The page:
This is another one of those gimme categories, unless you like paying retail at Tower Records or still think renting at Blockbuster is the way to go, in which case we can't help ya. This place is a nirvana for the videophile who still has a laser-disc player or hasn't yet tossed out the VCR; the racks are loaded with cheap tapes and even cheaper discs, all of which sell for considerably higher among eBay collectors without access to a wonderland like this. And the DVD selection is amazing, from the boxed sets to the Criterion titles to the used stuff that sells for about 25 percent off the list price, or thereabouts. But be warned: It's like Half Price Books, meaning you won't always find what you need but will usually leave with a bag of stuff you merely want, even if you didn't know what you wanted when you walked in.

Readers' Pick

Movie Trading Co.

Various locations

Whole Earth Provision Co.

OK, you can't get shoes here for job interviews at law firms. But this is where to go for the best collection of shoes for active stuff, from walking to trekking, cross-training to motocross. You'll find a full array of brands--Vasque, Salomon, Montrail, Tecnica, Merrell, Clarks, Born, Dansko, Ecco, Blundstone and more. Great sales help. And the most important thing: the world's biggest collection of flip-flops. The flip-flops here range from slaps you could wear in the shower to finely crafted leather models you actually might be able to wear to that law firm interview, provided your mom owns the firm.

Readers' Pick

DSW Shoe Warehouse

8335 Westchester Drive

214-696-2305

Architectural salvage always makes trash-picking or dump-diving sound so hip, doesn't it? It's a great way to spend a Saturday, and Dallas has a few very good places to scrounge when you're in the mood for a trash-to-treasure moment. The caveat, though, is that for something essential--claw feet for a cast iron tub come to mind--where weight-bearing and fit must be precise, you might be better off looking for reproductions of antique hardware or fixtures. Bring your measurements and any portable piece of your project to Elliott's Hardware, Dallas' reliable old standby of an independent hardware store. Near the center of the store is a specialty department with bathroom fixtures--including tubs with claw feet, faucet and drain hardware--and several hundred samples of drawer pulls, doorknobs, handles, towel bars and the gamut of stuff from roughly the end of the 19th century through the 1960s. Knowledgeable people staff the area, as if to remind you that Elliott's other major specialty is service. They'll look at samples with you and pull out catalogs until the sun goes down. If they don't have your first choice for style or exactly what you need, they know where to get it for you or where to send you to get it for yourself.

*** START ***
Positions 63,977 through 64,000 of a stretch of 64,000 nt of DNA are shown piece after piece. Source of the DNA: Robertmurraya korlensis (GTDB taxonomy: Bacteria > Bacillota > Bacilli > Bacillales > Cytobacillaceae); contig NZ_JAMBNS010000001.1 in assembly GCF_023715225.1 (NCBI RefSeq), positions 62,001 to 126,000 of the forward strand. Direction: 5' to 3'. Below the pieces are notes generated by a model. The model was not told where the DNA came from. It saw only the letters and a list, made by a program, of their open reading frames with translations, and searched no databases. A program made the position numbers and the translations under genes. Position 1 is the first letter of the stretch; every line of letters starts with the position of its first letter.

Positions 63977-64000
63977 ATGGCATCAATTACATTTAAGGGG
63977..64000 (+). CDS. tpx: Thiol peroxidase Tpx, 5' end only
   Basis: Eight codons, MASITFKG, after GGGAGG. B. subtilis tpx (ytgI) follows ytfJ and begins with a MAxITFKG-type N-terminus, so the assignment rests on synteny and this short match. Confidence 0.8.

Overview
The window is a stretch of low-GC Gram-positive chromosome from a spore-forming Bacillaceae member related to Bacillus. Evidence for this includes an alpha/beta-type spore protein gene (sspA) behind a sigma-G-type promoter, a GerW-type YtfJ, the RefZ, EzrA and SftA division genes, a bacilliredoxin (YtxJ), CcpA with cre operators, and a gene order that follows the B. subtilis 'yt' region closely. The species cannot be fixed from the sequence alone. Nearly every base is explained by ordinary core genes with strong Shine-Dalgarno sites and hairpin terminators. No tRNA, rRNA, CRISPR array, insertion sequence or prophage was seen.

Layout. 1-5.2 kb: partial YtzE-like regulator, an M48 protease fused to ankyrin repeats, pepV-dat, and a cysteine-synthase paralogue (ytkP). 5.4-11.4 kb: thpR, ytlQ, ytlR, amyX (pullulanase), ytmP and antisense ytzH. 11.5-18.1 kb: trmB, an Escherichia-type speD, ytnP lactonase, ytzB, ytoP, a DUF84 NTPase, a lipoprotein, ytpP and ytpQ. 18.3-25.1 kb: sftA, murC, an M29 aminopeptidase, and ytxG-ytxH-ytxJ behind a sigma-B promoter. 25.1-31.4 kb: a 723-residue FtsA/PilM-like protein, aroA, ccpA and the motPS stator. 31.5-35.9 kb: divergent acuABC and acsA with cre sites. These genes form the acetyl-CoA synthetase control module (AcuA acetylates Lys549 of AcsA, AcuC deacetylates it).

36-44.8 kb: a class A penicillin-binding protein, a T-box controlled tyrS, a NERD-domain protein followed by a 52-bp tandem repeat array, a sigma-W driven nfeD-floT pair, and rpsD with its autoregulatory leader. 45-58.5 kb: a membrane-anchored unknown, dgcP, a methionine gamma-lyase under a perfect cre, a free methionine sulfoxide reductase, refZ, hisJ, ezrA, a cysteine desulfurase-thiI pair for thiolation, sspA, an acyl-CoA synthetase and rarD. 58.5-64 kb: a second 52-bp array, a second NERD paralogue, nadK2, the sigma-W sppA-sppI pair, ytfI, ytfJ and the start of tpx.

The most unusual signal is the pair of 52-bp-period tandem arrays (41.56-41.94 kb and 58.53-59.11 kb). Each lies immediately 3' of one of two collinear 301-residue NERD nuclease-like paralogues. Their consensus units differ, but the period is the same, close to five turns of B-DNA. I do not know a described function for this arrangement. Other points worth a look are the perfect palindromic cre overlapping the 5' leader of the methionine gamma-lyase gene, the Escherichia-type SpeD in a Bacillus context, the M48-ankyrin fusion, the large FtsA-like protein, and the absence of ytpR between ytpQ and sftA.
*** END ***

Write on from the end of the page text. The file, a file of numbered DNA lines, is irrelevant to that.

The name says it all. What, besides a great cut and color, do we want from our salon? Gossip. We don't care if it's celebrity slag, local politics or bar tales--we just want saucy spouting while someone works our lifeless mop into a brilliant work of art (that is also easy to manage, of course). Behind the counter, in that classic Diane Von Furstenberg, is Nicole, and she can make or break appointments--so kiss her ass. Todd, the big man on Gossip campus, is devastatingly skilled and a known Dallas hair guru. Bastien, our cut-and-color magician, works our locks into a frenzy while making great conversation (how we love the good ol' three-c stylist). Vivid art for sale, first-rate product and a salon full of amazing stylists...now we just need a drink and we're set. Oh, wait, they usually have those, too. Complimentary, of course.

Readers' Pick

Sweet 200

2550 Elm St.

214-742-2500

Named after a Hindu mantric word, Om Imports is sort of like Sam Moon Lite: fewer crowds, less merchandise, lower prices. This smaller version of the monster shopping complex known as Sam Moon Trading Co. opened this year not far from its more famous predecessor. Om has similar sparkly jewelry and hair doodads, and there's a smattering of purses and other trinkets as well. But comparing Om to Sam Moon may not be quite fair, because Om has something the giant discount metropolis doesn't: friendly faces. A trip to Om's checkout counter is rather pleasant; sometimes they even give you a coupon and a free gift with purchase, which is a far cry from the usual scowl and rush job you get at Sam What's-his-name's. We're not really into meditation, but it feels like Om has some pretty good karma.